Is there ever a time where you feel like you can help the children you're working with? If so is it hard to tell them and/or the parents ?
Is there ever a time where you feel like you can help the children you're working with? If so is it hard to tell them and/or the parents
I think you are asking if there are times I have not been able to help the children I am working with, to which the answer is yes. It can be very difficult, especially if the reason for not being able to help was that I moved and left the area. It is very difficult to tell them and their parents when you know they like you and have faith in your ability. With some children it is not so tough, mostly because it becomes apparent over time that you are making very little progress and that perhaps the child would be better off with a different person, particularly someone with more expertise in an area.
The best type of endings are when the child has made so much progress, they do not need to come to therapy any more. When the parents, child, and myself all agree to discontinue for positive reasons, it may still not feel great, but it is a definite positive outcome.
Sometimes parents will abruptly end the relationship- this is the most difficult for a therapeutic relationship to end. No preparation often leads to hard feelings or feelings of incompleteness. There have been times where I was VERY upset over how things ended, but that is going to happen occasionally and we need to be prepared to process our emotions so that we can move on. Having a therapist of my own was always very important.
I hope I've answered the question properly.
Kasey Hart, MSW
This is yet another thing I struggled with for quite some time and all these questions are very realistic and obviously you are digging into your own ability to manage your emotions in these difficult situations, so I do appreciate that. Yes, there is absolutely times where I cannot help the child, especially as much as I would like to and know is possible if their circumstances change. Whether that is them leaving treatment, living in traumatic and/or stressful homes making it very difficult to process past trauma when they are triggered as soon as they leave, not coming to therapy as often as they should because of lack of effort or simply their parent or guardian's struggle financially or with their own life circumstances, or kids just being resistant to therapy due to a variety of reasons and coming to the realization that what you're doing isn't working. It's all hard of course. I think these are all very natural things you're asking and I, like most I would assume, struggled with these more when I first started than I do now. I think that goes back to discussing your struggles with your supervisor especially. Mine still makes me come to realizations quite often by asking the right questions and I know I need that, because my emotions have convinced me that a client isn't ready for discharge when they haven't given that inclination that therapy is still needed for them to continue making progress what so ever. This one takes time for sure, but looking at discharge as the goal and a positive thing has been beneficial to me for sure, because our goal is not to keep them longer so we can be the ones that continue to help them, which of course sometimes that is necessary., but our goal is for them to be ready to help themselves without us. That is true improvement and something to be proud of yourself for. Also, the more comfortable you get talking about discharge planning with the client periodically, even from their very first appointment, it allows the transition to go more smoothly in my experience.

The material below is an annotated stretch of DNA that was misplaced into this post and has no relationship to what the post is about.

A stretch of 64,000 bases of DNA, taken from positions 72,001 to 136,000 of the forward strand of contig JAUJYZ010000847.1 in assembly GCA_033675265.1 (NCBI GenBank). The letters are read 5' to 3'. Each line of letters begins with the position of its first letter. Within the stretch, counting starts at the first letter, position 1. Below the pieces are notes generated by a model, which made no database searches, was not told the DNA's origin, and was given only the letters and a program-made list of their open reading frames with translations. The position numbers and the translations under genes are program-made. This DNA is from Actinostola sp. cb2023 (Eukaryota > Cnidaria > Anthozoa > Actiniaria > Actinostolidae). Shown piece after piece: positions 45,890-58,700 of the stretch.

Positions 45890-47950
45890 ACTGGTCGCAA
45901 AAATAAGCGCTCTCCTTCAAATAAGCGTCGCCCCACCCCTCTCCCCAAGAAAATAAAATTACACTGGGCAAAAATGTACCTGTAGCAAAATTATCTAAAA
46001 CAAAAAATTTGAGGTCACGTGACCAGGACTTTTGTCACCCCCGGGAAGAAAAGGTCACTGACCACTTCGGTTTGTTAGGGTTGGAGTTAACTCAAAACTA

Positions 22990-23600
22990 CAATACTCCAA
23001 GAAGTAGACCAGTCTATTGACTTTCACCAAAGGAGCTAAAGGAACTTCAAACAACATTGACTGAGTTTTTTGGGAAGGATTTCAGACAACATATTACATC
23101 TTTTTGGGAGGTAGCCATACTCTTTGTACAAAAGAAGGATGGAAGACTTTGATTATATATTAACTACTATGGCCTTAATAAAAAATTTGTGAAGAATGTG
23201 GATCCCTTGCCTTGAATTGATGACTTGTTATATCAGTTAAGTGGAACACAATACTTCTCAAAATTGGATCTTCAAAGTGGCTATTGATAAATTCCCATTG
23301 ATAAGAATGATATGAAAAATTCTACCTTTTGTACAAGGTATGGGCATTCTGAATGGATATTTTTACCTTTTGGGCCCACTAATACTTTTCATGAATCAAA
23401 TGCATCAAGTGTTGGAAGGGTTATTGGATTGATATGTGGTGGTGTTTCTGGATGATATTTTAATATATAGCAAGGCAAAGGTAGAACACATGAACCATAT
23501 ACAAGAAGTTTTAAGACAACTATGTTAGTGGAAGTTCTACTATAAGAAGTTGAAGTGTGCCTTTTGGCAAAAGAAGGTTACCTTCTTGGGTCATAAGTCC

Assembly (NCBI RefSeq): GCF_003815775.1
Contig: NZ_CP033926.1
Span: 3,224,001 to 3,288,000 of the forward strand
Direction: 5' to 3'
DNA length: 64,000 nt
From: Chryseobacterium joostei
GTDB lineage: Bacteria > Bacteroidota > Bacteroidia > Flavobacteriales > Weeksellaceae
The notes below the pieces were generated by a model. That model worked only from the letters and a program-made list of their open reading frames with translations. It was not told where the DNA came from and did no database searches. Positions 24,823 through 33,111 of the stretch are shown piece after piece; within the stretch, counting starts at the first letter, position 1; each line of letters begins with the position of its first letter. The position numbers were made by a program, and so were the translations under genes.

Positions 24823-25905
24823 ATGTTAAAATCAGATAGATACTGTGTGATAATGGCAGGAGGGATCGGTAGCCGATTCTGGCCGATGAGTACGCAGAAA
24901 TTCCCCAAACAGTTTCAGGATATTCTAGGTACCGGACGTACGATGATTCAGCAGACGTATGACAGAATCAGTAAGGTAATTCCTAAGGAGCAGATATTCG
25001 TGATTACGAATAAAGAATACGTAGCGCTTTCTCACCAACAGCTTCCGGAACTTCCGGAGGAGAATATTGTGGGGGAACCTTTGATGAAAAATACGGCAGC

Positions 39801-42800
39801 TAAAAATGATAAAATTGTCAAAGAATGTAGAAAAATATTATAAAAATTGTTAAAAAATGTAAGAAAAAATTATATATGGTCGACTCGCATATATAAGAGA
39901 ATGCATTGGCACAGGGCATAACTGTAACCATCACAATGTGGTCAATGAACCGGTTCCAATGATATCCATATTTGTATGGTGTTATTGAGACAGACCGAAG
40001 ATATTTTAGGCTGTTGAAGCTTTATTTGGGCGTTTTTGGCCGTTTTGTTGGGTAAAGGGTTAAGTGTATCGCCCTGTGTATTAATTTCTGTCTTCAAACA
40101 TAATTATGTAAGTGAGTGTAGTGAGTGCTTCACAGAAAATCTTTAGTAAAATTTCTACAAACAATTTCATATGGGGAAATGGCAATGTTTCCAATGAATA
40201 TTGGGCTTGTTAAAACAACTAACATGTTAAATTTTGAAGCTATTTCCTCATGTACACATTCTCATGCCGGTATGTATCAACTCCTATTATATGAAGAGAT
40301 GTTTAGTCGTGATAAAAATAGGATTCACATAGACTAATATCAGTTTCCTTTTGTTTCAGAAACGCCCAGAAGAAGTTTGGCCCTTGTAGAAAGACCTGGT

As for telling the kids and the parents, I want to give you good advice and I am still learning myself to do this effectively, while keeping my emotions out of it, especially when their is abusive behaviors happening, so I suggest research. There are continuing education courses, books, webinars, you name it on anything an everything in this field and I think that is a struggle for many therapists working with children, whether it's due to fear, anger, or simply being uncomfortable. Practice compassion and empathy as much as possible would be the best advice I have on that one. As for the kids, addressing any situation that you have made the conscious decision to refer them elsewhere for whatever reason it may be means that they are not getting the care they need and you are providing them with that opportunity, whether it's another therapist that maybe specializes in that specific need, or a higher level of care is needed to providing more help and resources, etc. Focusing on the positives of the situation over all the best you can is definitely helpful to yourself and to them.
Thanks again for the great question! :)